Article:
Sometimes people wonder - couldn’t just any person write a religiously persuasive work, claim it’s from God, gather a following and begin a religion? Absolutely! Religious history is full of just such events. That is why it is so important that we test human spirits to see whether the information they are giving us is from God or not (1 John 4:1). Many false prophets have gone out into the world (1 John 4:1). We should be willing to “test everything; hold fast to that which is good” (1 Thess. 5:21). Religious teachers can be persuasive and emotionally moving yet be deceptive, failing to tell people the whole truth.
So how do we tell a false prophet from a true prophet? We must compare the words of a teacher with the word of God. If the teaching does not align, we must move onward always putting our faith in the words of God rather than men. Such comparisons are essential to be pleasing to God and not locking step with false teachers.
It is also important for all people to give the Bible a fair hearing and not dismiss it outright before hearing the evidence. We should not dismiss it prejudicially or based upon some preconceived bias. It was the late Simon Greenleaf, Dane Professor of Law, Harvard University, who wrote: “In examining the evidences for the Christian religion, it is essential to the discovery of truth that we bring to the investigation a mind freed, as far as possible, from existing prejudice, and open to conviction. There should be a readiness, on our part, to investigate with candor, to follow the truth wherever it may lead us, and to submit, without reserve or objection, to all the teachings of this religion, if it be found to be of divine origin" (11). Greenleaf’s words would certainly apply toward a fair hearing of the Bible.
Let me be clear on what is being claimed about the Bible. The claim being made is not that the Bible is merely a historical word, although it is historically accurate. The claim is not merely that the Bible is unique, although among books there is none like it. The claim is not merely that the Bible is supported by the genius of humanity in archeology, geography, higher and lower criticism or science. The claim is not merely that the Bible is a book of fascinating literary genius containing poetry, history, science, mathematics, sociology, psychology, anthropology, law, philosophy and, of course, theology. The claim is not merely that the Bible is factually accurate, logically coherent or that its truths correspond to real events in history. The claim being made reaches up to a level far beyond these, a level that puts the Bible in a category all its own. The monumental claim being made is that the Bible is Divine!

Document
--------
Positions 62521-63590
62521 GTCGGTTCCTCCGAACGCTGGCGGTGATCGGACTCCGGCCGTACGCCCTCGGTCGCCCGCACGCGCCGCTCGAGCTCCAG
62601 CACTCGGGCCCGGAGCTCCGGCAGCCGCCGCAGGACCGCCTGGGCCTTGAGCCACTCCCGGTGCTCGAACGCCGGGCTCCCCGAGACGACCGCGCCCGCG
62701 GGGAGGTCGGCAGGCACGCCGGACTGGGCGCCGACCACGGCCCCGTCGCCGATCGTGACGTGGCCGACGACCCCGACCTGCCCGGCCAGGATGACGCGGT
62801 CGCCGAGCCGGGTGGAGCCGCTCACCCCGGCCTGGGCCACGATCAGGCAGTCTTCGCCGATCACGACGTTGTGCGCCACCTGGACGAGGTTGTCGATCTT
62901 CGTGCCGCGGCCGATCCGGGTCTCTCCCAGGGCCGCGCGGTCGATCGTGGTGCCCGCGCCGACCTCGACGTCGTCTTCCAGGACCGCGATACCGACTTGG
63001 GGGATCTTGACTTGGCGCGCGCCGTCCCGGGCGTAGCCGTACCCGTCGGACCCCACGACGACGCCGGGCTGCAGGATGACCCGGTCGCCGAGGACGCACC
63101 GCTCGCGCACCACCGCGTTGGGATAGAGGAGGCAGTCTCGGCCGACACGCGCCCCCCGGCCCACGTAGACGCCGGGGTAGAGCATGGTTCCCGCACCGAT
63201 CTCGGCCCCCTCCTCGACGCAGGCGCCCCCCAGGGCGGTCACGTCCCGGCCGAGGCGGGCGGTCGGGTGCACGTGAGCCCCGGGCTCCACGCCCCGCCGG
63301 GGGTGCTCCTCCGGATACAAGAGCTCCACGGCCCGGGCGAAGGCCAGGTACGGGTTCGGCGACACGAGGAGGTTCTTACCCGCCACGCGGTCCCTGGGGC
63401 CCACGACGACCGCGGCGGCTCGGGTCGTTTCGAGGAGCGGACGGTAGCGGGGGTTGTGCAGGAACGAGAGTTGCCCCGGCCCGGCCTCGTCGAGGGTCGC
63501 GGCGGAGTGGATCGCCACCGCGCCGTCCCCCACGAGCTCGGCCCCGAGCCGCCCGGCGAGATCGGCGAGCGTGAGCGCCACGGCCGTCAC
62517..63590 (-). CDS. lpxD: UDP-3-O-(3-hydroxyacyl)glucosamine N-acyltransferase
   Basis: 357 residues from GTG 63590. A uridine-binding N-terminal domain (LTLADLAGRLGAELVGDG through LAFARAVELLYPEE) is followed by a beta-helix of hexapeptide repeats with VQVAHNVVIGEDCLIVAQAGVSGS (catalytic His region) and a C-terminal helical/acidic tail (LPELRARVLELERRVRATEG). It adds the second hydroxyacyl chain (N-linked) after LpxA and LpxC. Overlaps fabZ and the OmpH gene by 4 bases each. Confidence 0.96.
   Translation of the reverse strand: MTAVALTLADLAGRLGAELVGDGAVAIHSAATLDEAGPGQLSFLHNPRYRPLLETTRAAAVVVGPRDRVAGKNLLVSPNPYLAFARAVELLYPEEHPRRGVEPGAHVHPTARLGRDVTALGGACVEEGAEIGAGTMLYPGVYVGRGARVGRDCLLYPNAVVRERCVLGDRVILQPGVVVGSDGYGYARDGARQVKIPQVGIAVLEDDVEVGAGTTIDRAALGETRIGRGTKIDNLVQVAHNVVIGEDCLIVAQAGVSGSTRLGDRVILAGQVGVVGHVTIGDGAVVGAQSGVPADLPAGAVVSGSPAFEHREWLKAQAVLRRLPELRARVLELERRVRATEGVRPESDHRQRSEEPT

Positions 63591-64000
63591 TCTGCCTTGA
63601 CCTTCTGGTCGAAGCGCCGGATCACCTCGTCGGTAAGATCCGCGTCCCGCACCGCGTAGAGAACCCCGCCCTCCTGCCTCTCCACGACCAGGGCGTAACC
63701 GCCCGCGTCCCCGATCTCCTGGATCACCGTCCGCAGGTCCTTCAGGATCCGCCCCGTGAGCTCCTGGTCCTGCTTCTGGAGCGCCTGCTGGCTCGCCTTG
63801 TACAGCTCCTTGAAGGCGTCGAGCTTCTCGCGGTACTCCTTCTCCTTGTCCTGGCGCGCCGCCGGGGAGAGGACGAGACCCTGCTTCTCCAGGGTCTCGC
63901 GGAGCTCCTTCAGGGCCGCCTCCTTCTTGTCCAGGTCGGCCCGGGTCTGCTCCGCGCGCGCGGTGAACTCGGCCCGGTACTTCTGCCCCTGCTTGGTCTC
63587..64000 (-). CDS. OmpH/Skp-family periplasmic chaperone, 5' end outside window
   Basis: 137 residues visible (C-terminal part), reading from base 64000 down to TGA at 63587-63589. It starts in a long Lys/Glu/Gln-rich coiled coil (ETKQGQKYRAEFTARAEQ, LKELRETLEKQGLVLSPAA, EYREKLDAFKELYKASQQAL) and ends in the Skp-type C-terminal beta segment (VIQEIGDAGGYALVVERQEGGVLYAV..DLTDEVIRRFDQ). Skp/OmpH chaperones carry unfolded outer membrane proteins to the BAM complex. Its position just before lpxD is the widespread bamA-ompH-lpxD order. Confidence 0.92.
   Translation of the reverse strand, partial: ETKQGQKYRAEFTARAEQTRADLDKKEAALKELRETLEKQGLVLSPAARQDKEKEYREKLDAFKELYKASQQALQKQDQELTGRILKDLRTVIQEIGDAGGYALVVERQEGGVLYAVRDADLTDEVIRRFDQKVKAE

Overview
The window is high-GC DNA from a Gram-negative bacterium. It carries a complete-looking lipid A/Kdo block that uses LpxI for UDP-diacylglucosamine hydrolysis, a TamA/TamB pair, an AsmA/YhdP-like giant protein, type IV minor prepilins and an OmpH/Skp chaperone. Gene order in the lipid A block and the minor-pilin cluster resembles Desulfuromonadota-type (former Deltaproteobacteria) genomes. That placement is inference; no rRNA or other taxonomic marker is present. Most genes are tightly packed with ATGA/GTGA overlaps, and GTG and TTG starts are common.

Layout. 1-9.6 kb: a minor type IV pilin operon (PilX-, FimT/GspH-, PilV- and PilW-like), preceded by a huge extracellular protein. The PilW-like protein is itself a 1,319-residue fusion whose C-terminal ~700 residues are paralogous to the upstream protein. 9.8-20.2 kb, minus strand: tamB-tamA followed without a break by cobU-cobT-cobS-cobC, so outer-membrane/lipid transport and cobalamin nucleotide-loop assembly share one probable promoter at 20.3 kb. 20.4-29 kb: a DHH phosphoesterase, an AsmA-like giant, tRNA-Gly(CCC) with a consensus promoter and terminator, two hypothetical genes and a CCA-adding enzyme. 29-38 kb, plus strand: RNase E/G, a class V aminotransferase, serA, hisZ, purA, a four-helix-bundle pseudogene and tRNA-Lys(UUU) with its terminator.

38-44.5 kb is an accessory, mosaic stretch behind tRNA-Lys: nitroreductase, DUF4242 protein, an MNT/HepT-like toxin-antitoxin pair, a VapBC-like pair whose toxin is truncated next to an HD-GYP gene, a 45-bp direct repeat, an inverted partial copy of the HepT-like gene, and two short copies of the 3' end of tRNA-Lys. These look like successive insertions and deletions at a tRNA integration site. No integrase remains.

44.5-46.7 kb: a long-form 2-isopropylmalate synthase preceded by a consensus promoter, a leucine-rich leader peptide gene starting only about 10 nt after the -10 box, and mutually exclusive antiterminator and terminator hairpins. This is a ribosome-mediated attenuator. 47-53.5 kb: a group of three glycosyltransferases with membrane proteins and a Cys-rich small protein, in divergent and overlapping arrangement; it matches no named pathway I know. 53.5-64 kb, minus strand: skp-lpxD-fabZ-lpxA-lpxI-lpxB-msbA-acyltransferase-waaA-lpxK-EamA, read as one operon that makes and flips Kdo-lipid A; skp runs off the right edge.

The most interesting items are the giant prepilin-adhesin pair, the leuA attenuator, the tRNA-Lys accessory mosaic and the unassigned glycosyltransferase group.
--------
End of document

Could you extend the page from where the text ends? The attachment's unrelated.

In Acts 5 the apostles are doing good works, performing miracles and preaching Jesus. Upon hearing this the Jews are outraged and want to kill them (Acts 5:33). Gamaliel, also a Jew, stops the angry mob and draws their attention to two examples of religious leaders who gathered a following, Theudas and Judas the Galilean. Theudus rose up, gathered 400 men after him, and died. His word failed and “all who followed him were dispersed and came to nothing” (Acts 5:36). Similarly, Judas the Galilean gathered a religious following, died, and all his followers were scattered (Acts 5:37). His word too failed. Why did so many abandon the words of Theudas and Judas the Galilean? Their words proved unreliable, untrustworthy and false. It contrast to what was disbelieved, Gamaliel urges the Jews not to dismiss the Divine in the case of the Apostles. He states “So in the present case I tell you, keep away from these men and let them alone, for if this plan or this undertaking is of man, it will fail; but if it is of God, you will not be able to overthrow them. You might even be found opposing God!” (Acts 5:38-39). Surely not every religious teaching is valid, but let us be open and honest enough to examine the evidence, dismiss what is false and clutch with fervor the pure truth of God.
Greenleaf, Simon. The Testimony of the Evangelists: The Gospels Examined by the Rules of Evidence. Grand Rapids: Kregel Classics, 1995, 11.